Defense Department PFAS cleanup funding called 'inadequate' in congressional hearing | Michigan Radio
WUOMFM

Defense Department PFAS cleanup funding called 'inadequate' in congressional hearing

Mar 6, 2019

Credit steve carmody / Michigan Radio

A Defense Department official told a congressional committee that cleaning up PFAS contamination at current and former military bases carries a hefty price tag.

The former Wurtsmith Air Force Base in Oscoda is one of the military bases with PFAS contamination issuesPFAS are a family of chemicals that have been linked to serious health problems.   

Maureen Sullivan is the Deputy Assistant Secretary of Defense for Environment.

Before the House Environment subcommittee, Sullivan gave a rough estimate on the cost of cleaning up PFAS at dozens of military sites.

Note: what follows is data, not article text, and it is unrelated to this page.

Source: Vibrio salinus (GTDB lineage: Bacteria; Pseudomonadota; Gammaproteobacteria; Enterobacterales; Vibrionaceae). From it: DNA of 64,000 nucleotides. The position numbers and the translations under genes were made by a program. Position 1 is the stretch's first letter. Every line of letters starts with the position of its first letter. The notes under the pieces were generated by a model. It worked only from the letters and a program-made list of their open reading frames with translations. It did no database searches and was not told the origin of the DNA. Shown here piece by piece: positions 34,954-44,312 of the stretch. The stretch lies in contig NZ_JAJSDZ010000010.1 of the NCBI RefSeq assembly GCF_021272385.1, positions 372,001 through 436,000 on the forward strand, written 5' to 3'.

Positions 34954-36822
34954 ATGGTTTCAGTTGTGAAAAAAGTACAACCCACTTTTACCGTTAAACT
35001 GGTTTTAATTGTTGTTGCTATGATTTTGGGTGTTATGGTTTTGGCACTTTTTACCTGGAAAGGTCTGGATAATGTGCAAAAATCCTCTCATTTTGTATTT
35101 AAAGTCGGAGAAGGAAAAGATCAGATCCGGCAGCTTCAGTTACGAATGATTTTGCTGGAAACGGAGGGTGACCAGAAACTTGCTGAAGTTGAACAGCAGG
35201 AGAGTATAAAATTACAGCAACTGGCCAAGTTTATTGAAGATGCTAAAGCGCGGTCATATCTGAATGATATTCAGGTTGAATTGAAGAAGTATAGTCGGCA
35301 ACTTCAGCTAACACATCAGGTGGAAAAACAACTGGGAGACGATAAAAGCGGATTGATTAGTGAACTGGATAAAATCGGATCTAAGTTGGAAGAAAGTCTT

“The cleanup of PFAS and PFOA right now is going to add approximately $2 billion to our existing liability of $27 billion,” Sullivan told the committee.

Sullivan says her budget this year includes a little over a billion dollars for various cleanup projects.  

Environmental Subcommittee Chairman Rep. Harley Rouda (D-CA) doesn’t think that’s enough. 

“So in other words, woefully inadequate funding to address this issue,” Rouda said to Sullivan. 

“We have the funding to address what we can physically do in the year,” replied Sullivan.

Earlier, Rep. Dan Kildee (D-Flint) testified.    His Michigan district includes the former Wurtsmith Air Force base in Oscoda.

“Despite the Defense Department knowing about this PFAS chemical contamination at Wurtsmith since 2012, the military has failed to act quickly enough to stop contamination coming from the former Air Force base. As a result, PFAS continues to leech into the ground and surface water in Oscoda,” Kildee told the committee.

Kildee says Wurtsmith is one of 401 military sites identified as having known or potential releases of PFAS after decades of use of firefighting foam by the military.

“The Defense Department has only acted at 32 of those to clean-up contamination—less than 10 percent of all identified sites. Clearly, more needs to be done,” Kildee said.